A recurring theme of the campaign in favor of Proposition 208 is to change the definitions of key terms of the debate in order to fit the proponents’ narrative. The problem? Arizonans won’t fall for it.
This week you may have seen evidence of the evolving strategy from the Prop. 208 proponents, which is to tell small business owners that they’re really not small businesses. This isn’t new. Last week proponents tried to weave the narrative that no small business owners would be subject to the initiative’s 77.7% tax increase, but that didn’t sit well with small business and tax policy experts alike.
Why are the proponents trying so hard to change the definition of small business? My guess – passing the largest tax increase in Arizona history during a global pandemic is likely to be rejected by voters, and we already know it does not sit well with our small business owners.
It’s why the state’s leading small business associations and dozens of other business organizations representing everyone from farmers to Realtors oppose Proposition 208. And telling these small business owners they are not in fact small business is just insulting, especially considering all that these job creators do for our state’s economy.
Arizona small businesses employ 1.1 million Arizonans across all industries, amounting to 44% of our private workforce. In 2019 alone small businesses created over 44,000 net new jobs. They are the backbone of our economy and it is imperative that they succeed. Raising taxes on small businesses and subjecting them to tax rates higher than large corporations is no way to help.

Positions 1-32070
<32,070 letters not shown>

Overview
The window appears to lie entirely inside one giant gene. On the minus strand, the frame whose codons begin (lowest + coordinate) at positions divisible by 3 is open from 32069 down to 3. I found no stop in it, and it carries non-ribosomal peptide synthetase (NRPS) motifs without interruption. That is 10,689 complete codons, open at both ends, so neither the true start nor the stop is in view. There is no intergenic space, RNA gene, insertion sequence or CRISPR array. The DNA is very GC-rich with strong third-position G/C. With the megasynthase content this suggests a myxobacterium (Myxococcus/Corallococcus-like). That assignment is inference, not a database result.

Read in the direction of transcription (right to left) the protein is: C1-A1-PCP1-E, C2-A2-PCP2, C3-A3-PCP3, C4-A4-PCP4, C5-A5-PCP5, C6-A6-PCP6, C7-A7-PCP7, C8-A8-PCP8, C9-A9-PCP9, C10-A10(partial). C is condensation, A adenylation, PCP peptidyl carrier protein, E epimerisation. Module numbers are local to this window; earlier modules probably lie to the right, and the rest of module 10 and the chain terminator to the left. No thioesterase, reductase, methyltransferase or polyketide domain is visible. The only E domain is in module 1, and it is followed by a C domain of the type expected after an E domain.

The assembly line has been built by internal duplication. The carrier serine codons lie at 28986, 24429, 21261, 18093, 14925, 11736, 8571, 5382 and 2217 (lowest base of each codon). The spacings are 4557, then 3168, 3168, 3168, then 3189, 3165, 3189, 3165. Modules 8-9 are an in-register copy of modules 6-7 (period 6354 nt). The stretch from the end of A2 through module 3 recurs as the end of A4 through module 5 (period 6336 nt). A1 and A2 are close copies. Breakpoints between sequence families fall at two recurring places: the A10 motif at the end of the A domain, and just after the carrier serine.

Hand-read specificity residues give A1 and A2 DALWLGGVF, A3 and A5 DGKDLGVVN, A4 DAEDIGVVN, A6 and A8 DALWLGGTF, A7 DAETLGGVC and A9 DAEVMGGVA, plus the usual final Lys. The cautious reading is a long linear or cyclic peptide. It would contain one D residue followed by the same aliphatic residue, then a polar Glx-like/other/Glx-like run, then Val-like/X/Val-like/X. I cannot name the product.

But this isn’t the first time the proponents have changed the definitions to fit their narrative, and small businesses aren’t their only target; they have their sights set on educators, as well. K-12 advocates have long asked for sustainable revenue sources to provide base funding for the classroom and for our teachers. Prop. 208 does not deliver.
The proponents will tell you that 50% will go into base teacher pay. The problem? They have once again altered and diluted the definition of teacher to include swaths of non-administrative support personnel, meaning less money for our traditional classroom teachers.
The other omission? They are nearly doubling the tax rate on the most volatile segment of tax revenues, leaving no guarantees for funding from year to year. That’s no guarantee for our teachers, for the classroom, and most importantly for our students.
Changing definitions to fit their narrative is a neat trick, but this bait and switch definition strategy won’t fool Arizona voters and definitely not small businesses. They are well aware that regardless of what the proponents say, Proposition 208 wallops small business and would cause incredible damage at the most vulnerable time.
Courtney Coolidge is vice president of government affairs for the Arizona Chamber of Commerce & Industry